Developing Shopify Apps, Part 1: The Setup

    What is a Shopify App?

    Shopify is a pretty capable ecommerce platform on its own, and for a lot of shopowners, it's all they need for their shops. However, there are many cases where shopowners need features and capabilities that don't come "out of the box" with Shopify. That's what apps are for: to add those extra features and capabilities to Shopify.

    Apps make use of the Shopify API, which lets you programatically access a shop's data -- items for sale, orders and so on -- and take most of the actions available to you from a shop's control panel. An app can automate a tedious or complex task for a shopowner, make the customer's experience better, give shopowners better insight into their sales and other data, or integrate Shopify with other applications' data and APIs in useful ways.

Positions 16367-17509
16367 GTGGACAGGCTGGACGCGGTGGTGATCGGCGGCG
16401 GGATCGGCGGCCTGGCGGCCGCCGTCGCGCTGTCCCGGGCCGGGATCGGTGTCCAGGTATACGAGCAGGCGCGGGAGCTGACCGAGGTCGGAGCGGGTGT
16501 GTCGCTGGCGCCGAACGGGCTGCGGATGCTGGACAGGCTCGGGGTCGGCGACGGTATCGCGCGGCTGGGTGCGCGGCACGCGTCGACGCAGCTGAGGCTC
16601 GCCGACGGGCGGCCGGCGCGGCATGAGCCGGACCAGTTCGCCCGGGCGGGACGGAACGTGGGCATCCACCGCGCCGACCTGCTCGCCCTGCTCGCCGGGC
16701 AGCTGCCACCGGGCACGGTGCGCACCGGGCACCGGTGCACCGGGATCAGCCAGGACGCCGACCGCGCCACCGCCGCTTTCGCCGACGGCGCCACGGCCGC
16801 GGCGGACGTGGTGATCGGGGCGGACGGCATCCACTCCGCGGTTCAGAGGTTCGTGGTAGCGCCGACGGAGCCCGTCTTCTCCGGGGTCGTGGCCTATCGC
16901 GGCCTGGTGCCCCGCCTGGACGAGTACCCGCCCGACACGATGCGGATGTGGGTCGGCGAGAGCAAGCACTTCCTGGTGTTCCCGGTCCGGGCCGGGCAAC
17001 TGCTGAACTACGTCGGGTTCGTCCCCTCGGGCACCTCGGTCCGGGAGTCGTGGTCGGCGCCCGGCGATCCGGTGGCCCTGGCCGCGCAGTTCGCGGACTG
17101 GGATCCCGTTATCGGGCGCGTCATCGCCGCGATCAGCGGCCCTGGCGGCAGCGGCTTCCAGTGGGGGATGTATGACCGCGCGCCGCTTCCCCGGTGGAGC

Here are some apps that you can find at the Shopify App Store. These should give you an idea of what's possible:

    • Jilt: This is an app that makes shopowner's lives easier. It helps turn abandoned carts -- they arise when a customer shops on your store, puts items in the cart and then for some reason never completes the purchase -- into orders. It sends an email to customers who've filled carts but never got around to buying their contents after a specified amount of time. It's been shown to recover sales that would otherwise never have been made.